This natural bamboo flooring comes in different finishes, and it is three times harder than traditional wood flooring. It is also made from renewable plants that regrow fully in five years. With the click-lock option, it is easy to install. It is mostly suitable for indoors, and the humidity is relatively stable throughout the year.

Profile Types of Bamboo Flooring

In the previous headline, we talked about click-lock and tongue-lock. Let us look at these profile types in depth.

Tongue and Groove

It is a traditional way of fitting wooden or bamboo flooring. Each plank of the bamboo comes with a long and short side. The short side has a tongue, and the long one a groove. When installing bamboo planks with these features, you fit the tongues together with the grooves. If you want to float the tongue and groove, glue the tongues and grooves together, leaving it loose over the subflooring.

However, when fixing it on the flooring underlayment, you need to use a flooring adhesive to glue the planks to the subfloor. You can find this tongue and groove in horizontal, vertical, and strand woven bamboo.

Click fitting bamboo

Click lock allows the bamboo planks to lock together. You can loose lay the flooring on a subfloor or use an adhesive to glue it down. You can only find click fitting bamboo in strand woven bamboo.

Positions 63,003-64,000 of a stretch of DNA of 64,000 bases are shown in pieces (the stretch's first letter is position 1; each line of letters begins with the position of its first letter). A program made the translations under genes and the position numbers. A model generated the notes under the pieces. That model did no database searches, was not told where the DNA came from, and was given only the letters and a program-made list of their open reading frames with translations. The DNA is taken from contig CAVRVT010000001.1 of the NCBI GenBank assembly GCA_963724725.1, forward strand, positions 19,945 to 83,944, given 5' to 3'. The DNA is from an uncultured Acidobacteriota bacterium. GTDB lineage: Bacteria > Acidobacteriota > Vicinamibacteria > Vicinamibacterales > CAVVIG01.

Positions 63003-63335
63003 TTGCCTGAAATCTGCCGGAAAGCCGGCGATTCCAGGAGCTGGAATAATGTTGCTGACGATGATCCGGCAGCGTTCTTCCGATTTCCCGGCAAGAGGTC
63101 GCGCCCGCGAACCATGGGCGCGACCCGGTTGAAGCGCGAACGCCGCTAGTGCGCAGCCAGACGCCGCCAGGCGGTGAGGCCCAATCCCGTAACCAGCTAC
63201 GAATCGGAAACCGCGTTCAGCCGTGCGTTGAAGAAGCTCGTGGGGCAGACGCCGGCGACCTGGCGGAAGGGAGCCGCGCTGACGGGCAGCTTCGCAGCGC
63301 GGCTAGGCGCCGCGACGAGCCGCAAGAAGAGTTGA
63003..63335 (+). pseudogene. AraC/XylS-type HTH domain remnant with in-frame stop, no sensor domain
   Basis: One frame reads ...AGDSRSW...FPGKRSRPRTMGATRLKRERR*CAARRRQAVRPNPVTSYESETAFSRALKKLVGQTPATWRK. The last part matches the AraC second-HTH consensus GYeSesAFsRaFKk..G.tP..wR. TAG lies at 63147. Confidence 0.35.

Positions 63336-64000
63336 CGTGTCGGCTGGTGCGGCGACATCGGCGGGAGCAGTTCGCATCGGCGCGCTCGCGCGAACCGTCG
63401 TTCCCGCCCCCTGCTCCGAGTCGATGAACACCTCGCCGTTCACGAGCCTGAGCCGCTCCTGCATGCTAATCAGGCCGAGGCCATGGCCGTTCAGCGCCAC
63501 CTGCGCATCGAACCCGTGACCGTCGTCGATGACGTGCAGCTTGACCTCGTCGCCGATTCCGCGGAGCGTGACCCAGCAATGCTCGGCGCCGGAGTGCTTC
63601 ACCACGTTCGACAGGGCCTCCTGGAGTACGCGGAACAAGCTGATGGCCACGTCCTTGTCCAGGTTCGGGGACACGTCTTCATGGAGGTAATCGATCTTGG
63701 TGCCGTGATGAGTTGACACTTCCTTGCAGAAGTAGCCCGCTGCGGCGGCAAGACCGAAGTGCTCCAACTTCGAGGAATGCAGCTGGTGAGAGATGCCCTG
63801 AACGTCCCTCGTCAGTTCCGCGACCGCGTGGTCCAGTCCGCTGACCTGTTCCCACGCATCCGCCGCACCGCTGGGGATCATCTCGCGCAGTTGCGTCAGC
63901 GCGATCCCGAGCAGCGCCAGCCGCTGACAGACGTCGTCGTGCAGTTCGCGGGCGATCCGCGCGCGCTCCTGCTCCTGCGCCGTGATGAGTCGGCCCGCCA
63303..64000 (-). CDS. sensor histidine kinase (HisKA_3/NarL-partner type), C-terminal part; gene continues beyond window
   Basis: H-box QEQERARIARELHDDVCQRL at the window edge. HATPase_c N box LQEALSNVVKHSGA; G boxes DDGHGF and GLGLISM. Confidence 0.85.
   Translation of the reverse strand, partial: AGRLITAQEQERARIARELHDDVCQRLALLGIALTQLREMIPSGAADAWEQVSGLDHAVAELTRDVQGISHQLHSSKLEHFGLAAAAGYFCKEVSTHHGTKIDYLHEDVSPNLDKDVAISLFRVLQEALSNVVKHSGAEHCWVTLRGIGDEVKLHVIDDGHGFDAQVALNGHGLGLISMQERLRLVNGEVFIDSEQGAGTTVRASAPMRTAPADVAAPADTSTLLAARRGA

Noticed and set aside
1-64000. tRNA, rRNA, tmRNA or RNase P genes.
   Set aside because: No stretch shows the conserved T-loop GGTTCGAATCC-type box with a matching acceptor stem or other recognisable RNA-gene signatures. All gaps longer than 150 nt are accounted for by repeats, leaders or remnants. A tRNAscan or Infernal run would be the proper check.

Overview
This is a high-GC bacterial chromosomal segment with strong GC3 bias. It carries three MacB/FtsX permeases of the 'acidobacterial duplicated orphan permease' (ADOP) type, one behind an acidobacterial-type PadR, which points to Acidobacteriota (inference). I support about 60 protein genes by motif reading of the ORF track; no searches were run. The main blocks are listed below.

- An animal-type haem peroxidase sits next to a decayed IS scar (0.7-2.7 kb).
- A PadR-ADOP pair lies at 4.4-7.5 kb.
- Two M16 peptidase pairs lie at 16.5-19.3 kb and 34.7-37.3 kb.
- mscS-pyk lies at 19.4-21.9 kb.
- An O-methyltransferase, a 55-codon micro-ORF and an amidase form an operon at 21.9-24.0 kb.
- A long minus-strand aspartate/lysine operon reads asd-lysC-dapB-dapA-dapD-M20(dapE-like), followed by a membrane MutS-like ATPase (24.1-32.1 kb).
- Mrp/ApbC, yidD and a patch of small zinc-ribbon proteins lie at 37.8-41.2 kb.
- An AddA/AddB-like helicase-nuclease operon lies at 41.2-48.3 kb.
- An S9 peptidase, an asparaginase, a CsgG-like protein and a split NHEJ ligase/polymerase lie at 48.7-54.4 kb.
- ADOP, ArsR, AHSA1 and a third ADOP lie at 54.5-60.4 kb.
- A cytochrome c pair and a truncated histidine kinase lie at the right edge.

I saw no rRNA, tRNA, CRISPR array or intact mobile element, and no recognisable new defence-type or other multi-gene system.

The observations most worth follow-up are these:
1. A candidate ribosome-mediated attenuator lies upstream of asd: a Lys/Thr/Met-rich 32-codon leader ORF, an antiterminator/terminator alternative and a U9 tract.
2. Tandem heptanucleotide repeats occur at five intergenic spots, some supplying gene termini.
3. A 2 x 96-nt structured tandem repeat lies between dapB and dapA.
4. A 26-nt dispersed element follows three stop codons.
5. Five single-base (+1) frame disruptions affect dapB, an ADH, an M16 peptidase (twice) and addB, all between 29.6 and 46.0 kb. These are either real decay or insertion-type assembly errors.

Bamboo Finish Options

Floor finishing options are some of the things that we consider when choosing a flooring option. Many homeowners want a timeless finish yet one that suits their individual style. Staining or carbonizing the bamboo planks during manufacturing determines their color. Finishing also protects the bamboo from wear and tear. Below are some of the finishes you can find when choosing bamboo flooring.

Distressed Bamboo Flooring

This type of finish gives the bamboo planks a textured surface. The manufacturers brush the planks by hand using a wire brush, creating a distressed and rustic appearance. After brushing, they apply a matt lacquer which offers protection against potential surface damage.

Unfinished

You can order unfinished bamboo wood flooring from factories. These are unstained or textured. You can refinish these types of wood. However, finishing on-site may fail to offer the necessary longevity as factory-finished planks.

Matt Lacquered Bamboo Flooring